Our client retention ratio over the course of thirteen years or so is on the order of 98%. Our clients understand the temperament and patience required to invest in a long-term oriented strategy like ours, in which we’re looking at every investment with at least a three- to five-year time horizon.

There have been some situations where an investment I thought would work out in three to five years actually took six to ten years to ultimately work out, and that ’s fine, if you’re getting the outcome you expected in the end. But you have to sometimes be willing to endure a period of time that is uncomfortably long to reap the benefits of the investment.

MOI: And that’s how you earn the result, by having patience?

Chris Mittleman: Patience is one of the most critical attributes for a long-term investor because you can be right and the market may tell you that you’re wrong, and it may tell you so for an extended period of time. It may reach the point where your sanity begins to be questioned by clients and even your colleagues. I’ve been in situations like that. There were many times where I’ve been involved in an investment, where it looks like it might not work out, and it ultimately did work out, and worked out wonderfully. Sometimes the difference between success and failure was not just about our understanding and steadfast belief in the value of a holding, but how long we were willing to wait to achieve that result.

There’s a quote by Michelangelo, “Genius is eternal patience.” But there’s another great quote by Johann Wolfgang von Goethe, “Genius is knowing when to stop.” Is genius eternal patience or is it knowing when to stop? It’s one of those two, or maybe it ’s both. But we can’t expect eternal patience. There has to be some kind of return on our investment at a point in time that ’s reasonable. But what is that point of time? That ’s a really difficult thing to say definitively. We can’t just say that if it doesn’t work out in five years, it’s wrong. Because I’ve had many investments that worked out in year six, seven, or eight. If I had sold in year five, we would not have achieved a desirable return. You really have to be capable of making these determinations about when patience is justified and when it’s cowardly self-delusion or denial.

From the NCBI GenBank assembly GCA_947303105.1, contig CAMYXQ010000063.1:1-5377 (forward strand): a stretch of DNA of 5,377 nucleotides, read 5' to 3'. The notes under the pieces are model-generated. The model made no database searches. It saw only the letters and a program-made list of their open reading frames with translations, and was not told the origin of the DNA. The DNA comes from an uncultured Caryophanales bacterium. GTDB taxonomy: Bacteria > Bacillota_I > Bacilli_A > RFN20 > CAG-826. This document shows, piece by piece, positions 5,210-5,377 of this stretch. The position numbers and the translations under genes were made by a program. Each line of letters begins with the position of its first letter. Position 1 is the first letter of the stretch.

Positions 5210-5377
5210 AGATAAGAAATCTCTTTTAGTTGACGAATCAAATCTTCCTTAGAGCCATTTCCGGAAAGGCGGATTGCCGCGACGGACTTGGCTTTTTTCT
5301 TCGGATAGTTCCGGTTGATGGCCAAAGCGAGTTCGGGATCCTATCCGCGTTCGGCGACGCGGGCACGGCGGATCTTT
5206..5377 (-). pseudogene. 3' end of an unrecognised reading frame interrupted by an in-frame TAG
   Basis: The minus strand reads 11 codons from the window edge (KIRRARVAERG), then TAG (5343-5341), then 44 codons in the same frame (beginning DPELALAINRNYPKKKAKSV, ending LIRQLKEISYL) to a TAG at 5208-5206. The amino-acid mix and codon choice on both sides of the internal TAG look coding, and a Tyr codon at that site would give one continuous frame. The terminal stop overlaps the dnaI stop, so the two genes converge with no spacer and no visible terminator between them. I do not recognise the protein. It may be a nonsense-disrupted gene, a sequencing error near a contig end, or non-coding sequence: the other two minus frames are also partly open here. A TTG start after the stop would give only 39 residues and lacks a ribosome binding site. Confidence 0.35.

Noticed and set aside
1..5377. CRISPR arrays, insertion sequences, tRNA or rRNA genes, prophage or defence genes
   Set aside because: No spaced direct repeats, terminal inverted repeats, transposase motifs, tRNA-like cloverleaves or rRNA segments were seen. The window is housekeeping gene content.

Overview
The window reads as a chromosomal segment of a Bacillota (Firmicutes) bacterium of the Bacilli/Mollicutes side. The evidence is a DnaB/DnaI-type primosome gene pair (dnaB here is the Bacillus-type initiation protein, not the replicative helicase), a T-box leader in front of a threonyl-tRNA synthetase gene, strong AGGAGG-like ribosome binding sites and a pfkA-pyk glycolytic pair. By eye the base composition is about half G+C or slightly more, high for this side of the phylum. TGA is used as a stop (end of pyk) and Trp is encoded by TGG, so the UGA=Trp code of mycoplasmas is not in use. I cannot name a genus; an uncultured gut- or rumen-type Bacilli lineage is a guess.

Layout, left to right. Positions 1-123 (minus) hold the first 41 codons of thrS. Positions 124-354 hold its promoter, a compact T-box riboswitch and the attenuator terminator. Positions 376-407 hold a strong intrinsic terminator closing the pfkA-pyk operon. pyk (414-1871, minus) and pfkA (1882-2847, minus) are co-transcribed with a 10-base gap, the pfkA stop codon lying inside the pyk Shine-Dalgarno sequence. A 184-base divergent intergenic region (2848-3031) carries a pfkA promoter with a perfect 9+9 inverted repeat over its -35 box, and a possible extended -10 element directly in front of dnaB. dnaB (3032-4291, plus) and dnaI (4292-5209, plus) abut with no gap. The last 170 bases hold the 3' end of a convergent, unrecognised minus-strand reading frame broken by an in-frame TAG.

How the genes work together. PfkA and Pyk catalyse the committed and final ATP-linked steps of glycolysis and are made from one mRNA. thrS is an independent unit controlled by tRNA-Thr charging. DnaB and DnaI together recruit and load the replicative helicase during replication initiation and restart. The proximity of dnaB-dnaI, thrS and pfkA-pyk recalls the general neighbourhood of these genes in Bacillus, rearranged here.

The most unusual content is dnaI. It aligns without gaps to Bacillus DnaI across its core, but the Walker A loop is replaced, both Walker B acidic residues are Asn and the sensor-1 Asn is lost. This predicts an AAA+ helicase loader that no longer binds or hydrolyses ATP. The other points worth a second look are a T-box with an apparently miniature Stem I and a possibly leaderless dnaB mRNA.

There’s this balancing act between being stoic and an investor who’s maybe too ashamed to admit they’re wrong or in denial about being wrong. It’s a risk. If you’re so used to being right in the end, and if you’re used to your investment thesis working out in the long term, you can always lull yourself into a sense of complacency that everything will work out and that if you seem wrong today, you just wait a little while and you’ll be proven right. It can be a problem to trick yourself into believing too much in your own capabilities, if you are overly patient without being as discerning about whether it’s justified or not.

MOI: We love to ask managers about the difference between being early and being wrong…

Chris Mittleman: It’s so difficult to know because sometimes being wrong is expressed by the stock price not going up. Maybe it’s not dropping, but the stock may stay flat for a long period of time and although the business results are coming in okay, the lack of gains can be frustrating. We went through this with our investment in Icahn Enterprises.